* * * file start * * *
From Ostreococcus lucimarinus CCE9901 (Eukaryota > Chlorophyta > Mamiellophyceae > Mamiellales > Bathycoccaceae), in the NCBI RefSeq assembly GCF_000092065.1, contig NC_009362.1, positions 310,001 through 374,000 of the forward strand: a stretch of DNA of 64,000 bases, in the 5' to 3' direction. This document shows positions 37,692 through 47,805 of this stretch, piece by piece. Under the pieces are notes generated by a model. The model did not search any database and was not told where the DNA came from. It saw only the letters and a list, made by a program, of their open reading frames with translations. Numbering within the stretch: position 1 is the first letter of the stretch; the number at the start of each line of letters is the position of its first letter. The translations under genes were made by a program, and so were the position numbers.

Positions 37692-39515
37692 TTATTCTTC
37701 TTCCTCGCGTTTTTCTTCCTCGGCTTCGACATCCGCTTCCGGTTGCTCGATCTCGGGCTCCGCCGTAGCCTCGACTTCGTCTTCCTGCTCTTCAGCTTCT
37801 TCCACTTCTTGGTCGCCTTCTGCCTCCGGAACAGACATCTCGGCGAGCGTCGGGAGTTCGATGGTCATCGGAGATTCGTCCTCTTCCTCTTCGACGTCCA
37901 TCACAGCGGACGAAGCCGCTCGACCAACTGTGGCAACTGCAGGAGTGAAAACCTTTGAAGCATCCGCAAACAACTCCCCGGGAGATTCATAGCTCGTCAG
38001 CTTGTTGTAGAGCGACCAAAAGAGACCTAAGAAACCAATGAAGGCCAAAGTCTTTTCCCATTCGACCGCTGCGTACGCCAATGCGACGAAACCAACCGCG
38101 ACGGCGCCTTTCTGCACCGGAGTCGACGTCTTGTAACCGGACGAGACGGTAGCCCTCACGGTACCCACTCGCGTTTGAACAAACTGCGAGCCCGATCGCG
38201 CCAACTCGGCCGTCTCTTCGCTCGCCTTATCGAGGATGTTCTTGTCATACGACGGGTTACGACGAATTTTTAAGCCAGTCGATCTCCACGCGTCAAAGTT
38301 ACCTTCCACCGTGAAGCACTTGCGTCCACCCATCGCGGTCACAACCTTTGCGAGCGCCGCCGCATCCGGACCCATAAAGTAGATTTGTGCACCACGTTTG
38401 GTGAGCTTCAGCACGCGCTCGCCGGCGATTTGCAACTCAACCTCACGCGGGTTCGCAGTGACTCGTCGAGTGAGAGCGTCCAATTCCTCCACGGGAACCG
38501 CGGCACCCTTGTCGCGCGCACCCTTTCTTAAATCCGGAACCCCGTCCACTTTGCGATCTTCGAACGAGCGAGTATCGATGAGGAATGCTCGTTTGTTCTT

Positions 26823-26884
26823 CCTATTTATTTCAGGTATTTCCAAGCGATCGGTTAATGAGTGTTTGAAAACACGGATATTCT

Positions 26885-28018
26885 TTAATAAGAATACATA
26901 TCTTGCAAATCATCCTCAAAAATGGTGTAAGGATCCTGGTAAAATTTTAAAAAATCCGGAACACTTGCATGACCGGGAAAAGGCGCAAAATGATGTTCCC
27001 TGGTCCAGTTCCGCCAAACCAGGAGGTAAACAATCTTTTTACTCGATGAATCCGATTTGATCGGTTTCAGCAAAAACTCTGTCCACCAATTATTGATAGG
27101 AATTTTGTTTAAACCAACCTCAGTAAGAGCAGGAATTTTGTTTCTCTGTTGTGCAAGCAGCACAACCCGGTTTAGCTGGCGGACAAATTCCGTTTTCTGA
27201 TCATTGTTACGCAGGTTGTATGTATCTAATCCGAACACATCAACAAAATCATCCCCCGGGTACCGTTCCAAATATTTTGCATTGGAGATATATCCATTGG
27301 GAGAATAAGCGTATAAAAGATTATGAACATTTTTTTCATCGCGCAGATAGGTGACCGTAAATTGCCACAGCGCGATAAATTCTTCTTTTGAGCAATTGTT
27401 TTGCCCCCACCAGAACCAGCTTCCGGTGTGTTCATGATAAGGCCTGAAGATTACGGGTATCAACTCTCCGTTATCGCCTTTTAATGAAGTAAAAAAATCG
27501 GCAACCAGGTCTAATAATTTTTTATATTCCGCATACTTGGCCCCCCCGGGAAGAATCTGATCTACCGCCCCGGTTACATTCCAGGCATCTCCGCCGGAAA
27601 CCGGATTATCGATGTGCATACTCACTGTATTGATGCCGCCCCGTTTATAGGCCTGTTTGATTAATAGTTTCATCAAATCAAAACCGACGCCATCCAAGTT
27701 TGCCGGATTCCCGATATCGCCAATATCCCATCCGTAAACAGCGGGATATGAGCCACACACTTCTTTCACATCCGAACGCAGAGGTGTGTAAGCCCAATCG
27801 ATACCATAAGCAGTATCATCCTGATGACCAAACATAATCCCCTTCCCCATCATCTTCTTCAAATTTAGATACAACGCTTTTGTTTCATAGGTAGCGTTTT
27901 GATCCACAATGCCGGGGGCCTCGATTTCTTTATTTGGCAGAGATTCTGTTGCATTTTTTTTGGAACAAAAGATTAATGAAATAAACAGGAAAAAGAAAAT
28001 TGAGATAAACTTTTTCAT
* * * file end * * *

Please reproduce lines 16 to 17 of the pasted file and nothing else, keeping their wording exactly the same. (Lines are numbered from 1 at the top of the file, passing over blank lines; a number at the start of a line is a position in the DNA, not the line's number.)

26885 TTAATAAGAATACATA
26901 TCTTGCAAATCATCCTCAAAAATGGTGTAAGGATCCTGGTAAAATTTTAAAAAATCCGGAACACTTGCATGACCGGGAAAAGGCGCAAAATGATGTTCCC